Moziño was sufficiently adept at languages to glean the following verification of Pérez’s preceding visit to San Lorenzo (Nootka Sound) in 1774. “The sight of the ship at first filled the natives with terror, and even now they testify that they were seized with fright from the moment they saw on the horizon the giant “machine” which little by little approached their coasts. They believed that Qua-utz [the creator] was coming to make a second visit, and were fearful that it was in order to punish the misdeeds of the people. As many as were able hid themselves in the mountains, others closed themselves up in their lodges, and the most daring took their canoes out to examine more closely the huge mass that had come out of the ocean. They approached it timorously, without sufficient courage to go aboard, until after awhile, attracted by the friendly signs by which the Spanish crew called them, they boarded the ship and inspected with wonder all the new and extraordinary objects that were presented to them. They received a number of gifts and in return gave the captain some otter skins.”

Moziño noted that Nootka was not an Indian word and supposed Captain Cook had misinterpreted the word Nut-chi, meaning mountain. He was also the first of many to mention the practice of polygamy among Northwest Coast Indians and to report on birth practices, fertility and sexuality. “As soon as they throw off the afterbirth, they run into the sea and swim with great resolution. What is strange is that after a son is born, if his father is a tais [meaning chief], he has to enclose himself in the lodge, seeing neither the sun nor the waves. He is fearful of gravely offending Qua-utz, who would leave both him and his son without life in punishment of his sin…. Names are changed according to one’s age, and in this matter each new one is solemnized with greater luxury and magnificence than the first one.... As soon as the menstrual flow appears in a girl for the first time, they celebrate in the same manner, and her name is also changed. If by chance she is the daughter of the principal chief of the taises, this proclamation occurs on the same day. We were present to congratulate Maquinna for that of his daughter Izto-coti-clemot, who before this time was called Apenas.”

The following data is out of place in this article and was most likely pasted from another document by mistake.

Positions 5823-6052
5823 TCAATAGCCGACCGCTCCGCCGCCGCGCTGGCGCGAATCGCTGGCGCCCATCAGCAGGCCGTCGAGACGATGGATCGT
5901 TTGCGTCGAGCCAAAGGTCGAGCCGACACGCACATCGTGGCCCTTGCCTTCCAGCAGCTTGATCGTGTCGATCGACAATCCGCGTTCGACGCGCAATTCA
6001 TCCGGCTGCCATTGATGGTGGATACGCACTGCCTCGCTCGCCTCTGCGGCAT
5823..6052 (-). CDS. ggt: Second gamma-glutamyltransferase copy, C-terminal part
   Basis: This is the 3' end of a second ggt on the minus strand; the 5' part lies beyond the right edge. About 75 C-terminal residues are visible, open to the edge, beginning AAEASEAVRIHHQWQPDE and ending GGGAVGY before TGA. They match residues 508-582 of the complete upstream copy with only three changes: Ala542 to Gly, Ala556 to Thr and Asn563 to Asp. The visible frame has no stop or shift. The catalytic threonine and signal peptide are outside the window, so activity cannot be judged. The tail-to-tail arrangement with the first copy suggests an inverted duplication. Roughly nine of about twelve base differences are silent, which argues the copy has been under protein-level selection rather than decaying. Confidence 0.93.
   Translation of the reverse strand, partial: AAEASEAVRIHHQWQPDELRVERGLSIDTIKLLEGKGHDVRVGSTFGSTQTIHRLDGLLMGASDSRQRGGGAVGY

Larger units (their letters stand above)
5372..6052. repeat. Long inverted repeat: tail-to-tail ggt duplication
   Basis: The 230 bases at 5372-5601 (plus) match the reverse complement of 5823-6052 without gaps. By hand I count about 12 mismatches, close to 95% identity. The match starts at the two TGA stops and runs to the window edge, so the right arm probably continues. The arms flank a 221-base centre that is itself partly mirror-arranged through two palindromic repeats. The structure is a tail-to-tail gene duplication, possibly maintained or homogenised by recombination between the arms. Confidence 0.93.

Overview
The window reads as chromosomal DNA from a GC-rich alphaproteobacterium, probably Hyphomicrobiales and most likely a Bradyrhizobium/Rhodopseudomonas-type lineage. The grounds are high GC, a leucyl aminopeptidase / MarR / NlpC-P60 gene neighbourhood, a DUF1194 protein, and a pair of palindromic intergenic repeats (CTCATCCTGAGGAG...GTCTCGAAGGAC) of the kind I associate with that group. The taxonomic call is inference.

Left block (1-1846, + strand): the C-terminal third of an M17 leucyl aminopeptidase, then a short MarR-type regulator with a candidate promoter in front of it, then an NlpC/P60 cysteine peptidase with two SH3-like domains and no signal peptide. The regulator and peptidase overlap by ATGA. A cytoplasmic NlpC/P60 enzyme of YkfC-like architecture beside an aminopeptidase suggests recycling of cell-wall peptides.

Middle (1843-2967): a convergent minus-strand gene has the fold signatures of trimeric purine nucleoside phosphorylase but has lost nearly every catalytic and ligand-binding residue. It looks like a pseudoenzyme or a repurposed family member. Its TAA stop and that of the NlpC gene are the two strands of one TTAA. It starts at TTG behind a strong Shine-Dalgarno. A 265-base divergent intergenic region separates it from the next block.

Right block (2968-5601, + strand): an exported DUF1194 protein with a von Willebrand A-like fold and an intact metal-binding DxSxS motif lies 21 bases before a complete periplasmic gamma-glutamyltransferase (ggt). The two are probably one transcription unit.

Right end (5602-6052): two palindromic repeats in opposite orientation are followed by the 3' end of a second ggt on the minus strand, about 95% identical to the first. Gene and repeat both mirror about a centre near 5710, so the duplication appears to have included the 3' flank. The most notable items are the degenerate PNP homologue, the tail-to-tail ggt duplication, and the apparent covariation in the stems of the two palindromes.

Moziño was born of Spanish-born parents in Temascaltepec, Mexico in 1757. He was admitted to the Seminario Tridentino in Mexico City in 1774. He received his degree in scholastic theology and ethics at age twenty and married Doña Rita Rivera y Melo Montaño in 1778. He moved to Oaxaca as a professor at the seminary. Dissatisfied with teaching in a provincial atmosphere, he returned Mexico City to complete his studies in medicine at the Pontifical University, simultaneously studying mathematics at the Royal Academy of San Carlos. He excelled in all fields, first earning a Bachelor of Medicine in 1787, then enrolling in courses in botany at the Royal Botanical Garden where he became the outstanding student of the year. With his classmate José Maldonado, he collected and named hundreds of species of plants for Martín Sessé, director of the Royal Scientific Expedition to New Spain. He and Maldonado and the artist Atanasio Echeverria were selected to join the expedition of Captain Bodega y Quadra that reached Nootka Sound on April 29, 1792 and departed in late September.

Moziño frankly described the nature of relations between the Spanish and the Nuu-chah-nulth, recording the Spanish “insulted them at various times, crippled some and wounded others, and did not fail to kill several.” He also noted that Aboriginals in the Nootka Sound region were "consumed by the raging syphilis which the sailors of our ships have spread among them."